Museum Musings: Whistler’s early summer ski camps

What comes to mind when you think of summer camp? Childhood memories of sailing and swimming in lakes, learning the art of archery, and forming unbreakable bonds over campfire light are probably among the many things one might ponder. However, if you were lucky enough to grow up in Whistler, your mind might dart to a certain unconventional summer activity: skiing.

Summer skiing in Whistler is nothing new, and summer ski camps on the Whistler glacier have been around since the late 1960s. In 1967, the organizers of the summer ski camps on Whistler Mountain and owners of the Highland Lodge, Roy Ferris and Alan White, recruited Toni Sailer, a medal-winning member of the Austrian ski racing team, to pioneer Whistler’s summer ski camp. For more than a decade Sailer spent his summers in our Canadian mountain town, coaching young ski racers at the Toni Sailer Summer Ski Camp.

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While the motivation behind developing the ski camp program on Whistler was largely driven by the need for competitive skiers to stay in shape and to improve their techniques between competition seasons, as word of the camps spread recreational skiers also became active participants.

A regular day at the summer ski camp started early. Everybody was up by 6:30 a.m. to give time for a good breakfast before hitting the slopes at 8 a.m. Four hours of intensive training were followed by lunch and a rest period.

The camps weren’t just for skiing; a multitude of activities such as sailing, water skiing, swimming, horseback riding and volleyball in the afternoons rounded off the kids’ summer camp adventures.

Summer ski camps on the Whistler glacier have been around since the late 1960s.

Much like today, the camp was open to two-plankers of various skill levels. There were four types of instruction: advanced racing, intermediate and novice racing, recreational and freestyle, and skiers of all levels could receive personalized instruction by internationally known athletes such as Nancy Greene Raine, Wayne Wong and Jim McConkey.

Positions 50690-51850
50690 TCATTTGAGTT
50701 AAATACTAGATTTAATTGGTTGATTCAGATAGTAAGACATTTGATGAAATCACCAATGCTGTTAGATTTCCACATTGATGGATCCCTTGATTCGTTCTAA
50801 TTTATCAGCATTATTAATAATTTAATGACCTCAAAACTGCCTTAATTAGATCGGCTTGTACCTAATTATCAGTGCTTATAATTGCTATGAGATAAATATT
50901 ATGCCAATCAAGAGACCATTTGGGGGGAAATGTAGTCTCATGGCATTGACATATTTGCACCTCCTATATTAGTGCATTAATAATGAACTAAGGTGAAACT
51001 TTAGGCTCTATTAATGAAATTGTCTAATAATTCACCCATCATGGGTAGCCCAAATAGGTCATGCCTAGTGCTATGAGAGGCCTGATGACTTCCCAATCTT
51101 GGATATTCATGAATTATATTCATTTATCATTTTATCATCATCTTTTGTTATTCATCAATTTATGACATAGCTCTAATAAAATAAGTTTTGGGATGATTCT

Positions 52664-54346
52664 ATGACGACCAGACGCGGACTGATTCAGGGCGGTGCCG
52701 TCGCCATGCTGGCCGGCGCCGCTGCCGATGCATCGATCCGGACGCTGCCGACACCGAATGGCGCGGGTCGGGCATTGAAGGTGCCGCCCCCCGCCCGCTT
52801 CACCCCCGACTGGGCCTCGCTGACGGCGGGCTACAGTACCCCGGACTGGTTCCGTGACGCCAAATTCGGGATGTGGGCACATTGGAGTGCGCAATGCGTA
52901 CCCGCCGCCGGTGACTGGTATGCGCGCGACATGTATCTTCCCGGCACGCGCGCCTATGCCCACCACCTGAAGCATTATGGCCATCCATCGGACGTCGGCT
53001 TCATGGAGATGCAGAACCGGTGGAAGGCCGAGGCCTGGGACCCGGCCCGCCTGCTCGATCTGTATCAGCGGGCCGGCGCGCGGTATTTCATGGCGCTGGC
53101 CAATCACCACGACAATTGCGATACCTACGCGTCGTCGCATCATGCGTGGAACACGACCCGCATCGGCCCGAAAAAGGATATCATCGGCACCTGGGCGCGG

These early ski camps also inspired many young skiers to enter the competitive world of ski racing. In the summer of 1968, 14-year-old Dave Murray attended the Toni Sailer Summer Ski Camp. From that point on, Murray quickly rose to fame as one of the Crazy Canucks, the Canadian ski team that took the European-dominated ski racing world by storm with their reckless riding style.

When Murray retired from competitive racing he became the lead instructor of the summer ski camps. In 1984, the name of Whistler’s most popular summer ski camp was officially changed to the Atomic Dave Murray Whistler Summer Ski Camp, and its fame grew to attract many skiers from Europe and Japan.

During the late 1980s, the popularity of snowboarding on Blackcomb Mountain was also growing, prompting a need for the development of summer camps that catered to this new breed of mountain rider.

The Snowboard Shop Camp of Champions (established in 1989) was one of the first summer camps to accommodate snowboarders, and by 2008 60 per cent of Whistler Blackcomb campers were snowboarders, indicating a mass migration away from camps dedicated to the traditional snow sports.

Regardless of your sport, perhaps these old tales of Whistler’s summer ski and snowboard camps will inspire young adventurers to get up there for some off-season riding!

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